Flu-conomics: Post Pandemic World Trade, was a webinar by entrepreneur and author Patrick Young, focusing on a fast-moving post-Covid situation.
Speaking to an audience of World Traders on video conference from Valetta in Malta, Patrick opened his address by explaining that 2020 will include shocks to health, the economy, finance and sovereign debt.
Author of the original bestselling book about Fintech, Capital Market Revolution! (Financial Times 1999), Patrick’s latest book, Victory or Death! discusses blockchain, cryptocurrency and more at the apex of the future of finance and the digital world.
A seasoned entrepreneur since his schooldays, Patrick has been involved in online commerce since 1994 He is a former stock exchange CEO (SIBEX, Romania), and has sat on many boards including tech companies, private equity funds and chairing the Blockchain Malta Association. He publishes the bourse business newsletter Exchange Invest and has considerable experience of emerging markets particularly in Asia and Eastern Europe. He lives in Malta.
Patrick argued that the governments of the world will be unable to continually support the difficulties that will be encountered during the Covid recovery.
There are challenges in understanding whether recovery will be a V shaped and whether we are ‘on the way up’. Recommissioning and recovery will take time. There will be, as Patrick put it, ‘Massive Zombie Company Overhang’. Many companies have been held together for a long time when there is no coherent business rationale. In the Eurozone, banks do not have logical business structures.
The companies going through administration or bankruptcy in the US include Brooks Brothers, Cinemex Holdings, Diamond Offshore Drilling, Whiting Petroleum, JC Penney, J Crew and Neiman Marcus. Diamond Offshore and Whiting are connected to the petroleum sector which is under considerable strain. There is a wave of nationalisation taking place to support national carriers in order to prevent issues with the continuing viability of airlines.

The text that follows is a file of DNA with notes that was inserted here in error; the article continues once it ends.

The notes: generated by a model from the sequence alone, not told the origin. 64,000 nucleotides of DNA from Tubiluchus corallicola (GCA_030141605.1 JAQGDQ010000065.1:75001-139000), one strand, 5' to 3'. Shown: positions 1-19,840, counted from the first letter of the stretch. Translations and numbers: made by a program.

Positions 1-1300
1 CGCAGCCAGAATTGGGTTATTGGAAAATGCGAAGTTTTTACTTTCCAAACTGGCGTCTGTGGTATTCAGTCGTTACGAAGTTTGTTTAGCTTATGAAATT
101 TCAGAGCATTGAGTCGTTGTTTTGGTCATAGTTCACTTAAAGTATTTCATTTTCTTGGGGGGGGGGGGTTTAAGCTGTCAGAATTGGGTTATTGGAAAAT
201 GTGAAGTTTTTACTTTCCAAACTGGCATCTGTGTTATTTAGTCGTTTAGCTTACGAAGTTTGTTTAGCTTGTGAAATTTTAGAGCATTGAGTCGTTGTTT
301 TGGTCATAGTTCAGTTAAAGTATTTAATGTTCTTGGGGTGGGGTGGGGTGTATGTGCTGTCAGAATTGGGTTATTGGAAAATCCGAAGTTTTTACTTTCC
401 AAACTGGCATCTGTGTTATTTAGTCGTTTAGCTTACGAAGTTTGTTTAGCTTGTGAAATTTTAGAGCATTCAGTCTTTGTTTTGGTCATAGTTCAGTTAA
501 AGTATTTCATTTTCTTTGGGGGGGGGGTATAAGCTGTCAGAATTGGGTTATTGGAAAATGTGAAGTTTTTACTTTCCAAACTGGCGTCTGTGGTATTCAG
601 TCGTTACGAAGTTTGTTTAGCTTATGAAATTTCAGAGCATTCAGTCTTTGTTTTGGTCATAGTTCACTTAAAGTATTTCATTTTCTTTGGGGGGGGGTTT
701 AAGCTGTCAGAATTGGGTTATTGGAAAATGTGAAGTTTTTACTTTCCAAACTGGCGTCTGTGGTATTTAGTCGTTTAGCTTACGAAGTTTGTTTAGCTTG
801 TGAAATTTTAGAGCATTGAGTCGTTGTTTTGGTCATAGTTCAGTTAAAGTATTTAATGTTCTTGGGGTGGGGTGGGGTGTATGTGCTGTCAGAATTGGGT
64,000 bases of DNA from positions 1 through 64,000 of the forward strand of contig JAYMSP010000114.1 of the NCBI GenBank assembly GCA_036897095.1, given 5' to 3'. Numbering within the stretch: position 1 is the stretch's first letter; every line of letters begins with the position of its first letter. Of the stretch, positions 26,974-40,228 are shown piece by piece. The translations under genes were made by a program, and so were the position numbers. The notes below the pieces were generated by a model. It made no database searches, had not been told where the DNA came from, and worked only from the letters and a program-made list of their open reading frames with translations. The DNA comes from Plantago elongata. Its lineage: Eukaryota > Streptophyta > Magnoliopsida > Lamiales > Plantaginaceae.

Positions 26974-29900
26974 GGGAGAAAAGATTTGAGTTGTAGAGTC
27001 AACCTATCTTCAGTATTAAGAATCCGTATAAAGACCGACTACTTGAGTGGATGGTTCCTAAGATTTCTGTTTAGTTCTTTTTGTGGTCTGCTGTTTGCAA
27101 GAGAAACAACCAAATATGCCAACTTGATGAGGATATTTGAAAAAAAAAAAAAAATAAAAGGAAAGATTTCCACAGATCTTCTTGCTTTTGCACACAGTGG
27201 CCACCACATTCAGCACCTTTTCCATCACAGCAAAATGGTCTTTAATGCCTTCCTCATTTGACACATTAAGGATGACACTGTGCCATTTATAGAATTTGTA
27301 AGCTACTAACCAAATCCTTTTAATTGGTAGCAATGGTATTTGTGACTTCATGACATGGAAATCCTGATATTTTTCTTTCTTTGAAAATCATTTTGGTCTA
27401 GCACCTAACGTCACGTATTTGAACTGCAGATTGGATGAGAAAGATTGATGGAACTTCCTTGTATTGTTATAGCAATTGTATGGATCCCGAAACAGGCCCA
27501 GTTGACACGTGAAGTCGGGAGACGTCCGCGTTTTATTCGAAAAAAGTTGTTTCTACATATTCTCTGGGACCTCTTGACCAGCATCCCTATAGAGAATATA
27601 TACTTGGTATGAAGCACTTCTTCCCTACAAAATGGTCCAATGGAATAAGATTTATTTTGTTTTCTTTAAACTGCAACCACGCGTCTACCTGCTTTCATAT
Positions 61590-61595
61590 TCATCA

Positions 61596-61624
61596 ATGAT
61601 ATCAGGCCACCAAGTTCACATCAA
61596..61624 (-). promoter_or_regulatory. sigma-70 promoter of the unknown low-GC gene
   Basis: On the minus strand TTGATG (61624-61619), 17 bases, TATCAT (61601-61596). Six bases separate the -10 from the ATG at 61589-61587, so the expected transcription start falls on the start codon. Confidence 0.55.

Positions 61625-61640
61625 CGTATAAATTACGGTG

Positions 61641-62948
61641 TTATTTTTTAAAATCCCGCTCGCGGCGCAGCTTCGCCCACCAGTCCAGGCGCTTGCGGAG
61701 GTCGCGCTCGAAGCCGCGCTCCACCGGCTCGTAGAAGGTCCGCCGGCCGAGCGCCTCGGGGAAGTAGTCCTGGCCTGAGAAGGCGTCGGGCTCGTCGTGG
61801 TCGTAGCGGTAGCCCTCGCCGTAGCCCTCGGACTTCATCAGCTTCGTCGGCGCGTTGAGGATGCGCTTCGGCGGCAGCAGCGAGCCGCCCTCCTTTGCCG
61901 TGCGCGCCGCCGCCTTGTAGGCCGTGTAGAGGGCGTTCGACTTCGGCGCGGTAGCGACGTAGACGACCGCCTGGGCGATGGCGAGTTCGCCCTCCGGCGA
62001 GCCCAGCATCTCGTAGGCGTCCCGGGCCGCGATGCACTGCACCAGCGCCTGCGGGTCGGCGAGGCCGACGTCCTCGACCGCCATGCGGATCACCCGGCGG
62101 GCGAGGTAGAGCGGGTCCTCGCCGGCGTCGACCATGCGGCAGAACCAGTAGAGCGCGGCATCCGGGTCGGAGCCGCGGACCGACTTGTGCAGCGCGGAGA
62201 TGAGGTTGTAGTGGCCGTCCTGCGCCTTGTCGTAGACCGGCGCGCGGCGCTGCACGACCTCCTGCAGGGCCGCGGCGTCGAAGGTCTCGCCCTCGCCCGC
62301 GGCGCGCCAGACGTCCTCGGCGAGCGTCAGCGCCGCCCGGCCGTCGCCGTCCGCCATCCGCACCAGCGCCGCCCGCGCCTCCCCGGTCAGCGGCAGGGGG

Patrick showed charts that demonstrated the huge number of rental arrears in the US from March to June, affecting both tenants and landlords.
He discussed the length of time that a population remembers an infectious disease which has rocked the world. Most people don’t remember that a million people died from a flu pandemic in 1968, or the pandemic of 1957. The Spanish Flu pandemic of 1919 is a distant memory. How quickly do we regain confidence and start to travel again? In the context of world trade, the global GDP per capita in dollars since 10,000 BC shows a huge increase since the late eighteenth century due to the industrial revolution and commoditisation.
Physical trade routes have suffered due to the pandemic and this has affected the movement of gold which is air freighted. Digital trade routes are supported by cabling and these are more successful in the current environment. Energy trade routes are still functioning; the EU has found it easy to transmit energy within its borders due to the small size of Europe.
Points to ponder include: digital innovation by stealth! (The pandemic has pushed forward digital meetings.) Economy recovery is taking time, not just with difficulties between the US and China but also in Serbia. This has led to a debate about ‘near shoring’ which will include protectionist policies, especially where it relates to medicines and personal protective equipment.
All in all a fascinating talk which was accompanied by some great questions from the floor.